Young People Deserve a Second Chance

In California, young people increasingly are being treated as adults by the justice system. I was one of them.

When I was 14, my friends and I got into a fight with a man in my hometown of Watsonville, California. The man died as a result of the beating, something I will regret forever. I was prosecuted as an adult, charged with assault and gang enhancements, and could have ended up in state prison for the rest of my life.

But I was given a rare second chance.

Growing up, I had to learn pretty early in life how to raise myself. Aside from growing up in a poor community with few resources and opportunities for youth, my home life was unstable. I was misguided and looking for love, attention and validation – things I wasn’t receiving at home. I got caught up with trying to impress the wrong people for the wrong reasons.

Daniel Mendoza
Daniel Mendoza

As a 14-year-old being tried in adult court, I had no idea what was going on or what was going to happen  to me. While awaiting trial at a juvenile detention facility,  I began to realize that I needed help and I needed to change. I got my high school diploma and started taking college classes – two things I never thought I would ever do.

Then, something miraculous happened. Due to my taking accountability, good behavior and pursuing rehabilitation, the Santa Cruz County Juvenile Probation Department intervened in my case, in an attempt to convince the judge to send my case back to juvenile court. A community of people — teachers, probation officials, mentors — vouched for me. The judge listened. I was given credit for the more than four years I had already served and was paroled at 19, instead of potentially spending 35 years to life inside a state prison.

The second chance I have been given has meant everything to me, and I do not take it for granted. Since being released, I have been able to continue my educational journey. In May, I received my associates’ degree in criminal justice and social behavior sciences.  I was accepted to four California universities to continue my studies in sociology. This fall, I started at the University of California at Davis, the first person in my family to attend college.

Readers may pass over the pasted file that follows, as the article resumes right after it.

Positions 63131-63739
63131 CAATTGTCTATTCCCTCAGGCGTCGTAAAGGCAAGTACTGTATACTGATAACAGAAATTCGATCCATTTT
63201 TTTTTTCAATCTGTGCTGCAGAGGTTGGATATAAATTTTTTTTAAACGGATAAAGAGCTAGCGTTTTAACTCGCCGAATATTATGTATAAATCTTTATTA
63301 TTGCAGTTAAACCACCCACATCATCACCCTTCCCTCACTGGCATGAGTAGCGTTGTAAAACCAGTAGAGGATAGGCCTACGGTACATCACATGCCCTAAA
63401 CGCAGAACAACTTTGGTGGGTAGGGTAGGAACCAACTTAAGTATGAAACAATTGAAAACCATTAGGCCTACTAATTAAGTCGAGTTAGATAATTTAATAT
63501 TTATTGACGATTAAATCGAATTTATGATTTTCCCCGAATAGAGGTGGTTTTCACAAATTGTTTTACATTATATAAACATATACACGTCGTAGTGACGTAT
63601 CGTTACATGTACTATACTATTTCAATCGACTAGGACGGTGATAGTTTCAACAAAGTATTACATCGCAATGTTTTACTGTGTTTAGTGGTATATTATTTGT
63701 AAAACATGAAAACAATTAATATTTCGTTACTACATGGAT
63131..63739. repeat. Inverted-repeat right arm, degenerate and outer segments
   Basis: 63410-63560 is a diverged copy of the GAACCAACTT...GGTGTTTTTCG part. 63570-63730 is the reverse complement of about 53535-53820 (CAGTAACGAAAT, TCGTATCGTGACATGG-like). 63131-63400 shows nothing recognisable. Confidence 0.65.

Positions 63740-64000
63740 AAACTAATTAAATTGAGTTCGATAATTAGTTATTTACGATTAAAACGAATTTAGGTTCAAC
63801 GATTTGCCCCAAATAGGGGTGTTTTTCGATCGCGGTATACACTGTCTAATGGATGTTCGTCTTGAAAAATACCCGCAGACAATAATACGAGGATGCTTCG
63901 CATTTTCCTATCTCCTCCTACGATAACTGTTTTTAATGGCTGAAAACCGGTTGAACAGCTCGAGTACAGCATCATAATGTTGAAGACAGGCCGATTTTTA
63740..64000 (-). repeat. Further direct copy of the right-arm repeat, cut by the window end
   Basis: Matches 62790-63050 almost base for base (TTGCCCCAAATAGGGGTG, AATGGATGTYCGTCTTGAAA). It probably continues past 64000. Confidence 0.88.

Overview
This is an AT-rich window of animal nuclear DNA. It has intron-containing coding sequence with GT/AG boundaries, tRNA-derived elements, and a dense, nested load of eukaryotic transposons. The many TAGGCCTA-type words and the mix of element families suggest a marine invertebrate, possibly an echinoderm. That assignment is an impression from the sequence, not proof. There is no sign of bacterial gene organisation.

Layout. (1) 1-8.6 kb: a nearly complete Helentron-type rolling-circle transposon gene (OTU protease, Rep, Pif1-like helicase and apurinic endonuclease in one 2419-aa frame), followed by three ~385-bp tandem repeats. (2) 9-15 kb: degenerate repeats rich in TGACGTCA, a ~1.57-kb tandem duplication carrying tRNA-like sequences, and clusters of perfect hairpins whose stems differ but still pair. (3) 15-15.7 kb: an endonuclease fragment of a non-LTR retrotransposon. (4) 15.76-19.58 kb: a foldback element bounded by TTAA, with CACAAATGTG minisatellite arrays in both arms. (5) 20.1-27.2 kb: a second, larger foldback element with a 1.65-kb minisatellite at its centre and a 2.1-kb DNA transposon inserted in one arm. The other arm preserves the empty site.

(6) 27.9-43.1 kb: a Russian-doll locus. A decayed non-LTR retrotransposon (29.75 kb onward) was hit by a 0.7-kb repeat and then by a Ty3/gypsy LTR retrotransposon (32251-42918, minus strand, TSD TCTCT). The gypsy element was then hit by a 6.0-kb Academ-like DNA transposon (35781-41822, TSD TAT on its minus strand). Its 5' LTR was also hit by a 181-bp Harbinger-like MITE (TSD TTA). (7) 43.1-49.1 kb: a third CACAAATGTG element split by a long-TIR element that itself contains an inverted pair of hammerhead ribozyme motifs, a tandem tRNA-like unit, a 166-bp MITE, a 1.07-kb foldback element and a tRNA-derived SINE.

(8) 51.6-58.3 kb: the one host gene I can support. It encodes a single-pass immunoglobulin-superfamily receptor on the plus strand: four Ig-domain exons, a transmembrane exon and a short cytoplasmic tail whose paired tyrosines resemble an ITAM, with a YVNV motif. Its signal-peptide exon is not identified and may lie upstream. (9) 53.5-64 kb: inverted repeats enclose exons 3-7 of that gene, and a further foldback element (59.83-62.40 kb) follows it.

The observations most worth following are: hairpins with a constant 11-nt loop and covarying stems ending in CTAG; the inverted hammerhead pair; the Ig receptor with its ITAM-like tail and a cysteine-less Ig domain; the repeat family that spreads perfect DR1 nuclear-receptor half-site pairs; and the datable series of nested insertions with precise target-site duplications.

In addition to school, I’ve been given the opportunity not only to share my story, but also my ideas on how to improve the juvenile justice system. I am an advisory board member for a national campaign that works to end the inhumane practice of solitary confinement for youth.  I am also a founding youth advisory member for a  national foundation dedicated toward reforming the juvenile justice system. I’ve attended national conferences, advocating against solitary confinement, shackling and other injustices, such as trying young people as adults.

It makes no sense to treat youth as adults. We know that adolescence is a time of rapid brain development, which affects young people’s judgment, decision-making, and behavior. We now know that young people are more impulsive, and less able to foresee the consequences of their actions or to resist peer pressure, than adults. We also know that young people are much more responsive to treatment and rehabilitation.

Instead of rehabilitating young people, and putting those savings into prevention and youth programs, we are wasting millions warehousing them in adult prisons. We are so reliant on incarceration that we forget what incarceration can do to a young person. It doesn’t help. It only hurts. What helps is a second chance.  

Every day, I am reminded of the opportunity I was given, that people believed in me and knew that I could change, that I wasn’t born “bad.”  Rehabilitation, a process I am deeply grateful for, helped me to focus on what I want in my life. That is what the juvenile justice system should be about.

Daniel Mendoza is a junior at University of California, Davis, where he is studying sociology.

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John Kelly, Editor in Chief, The Chronicle of Social Change
About John Kelly, Editor in Chief, The Chronicle of Social Change 1204 Articles
John Kelly is editor-in-chief of The Chronicle of Social Change. Reach him at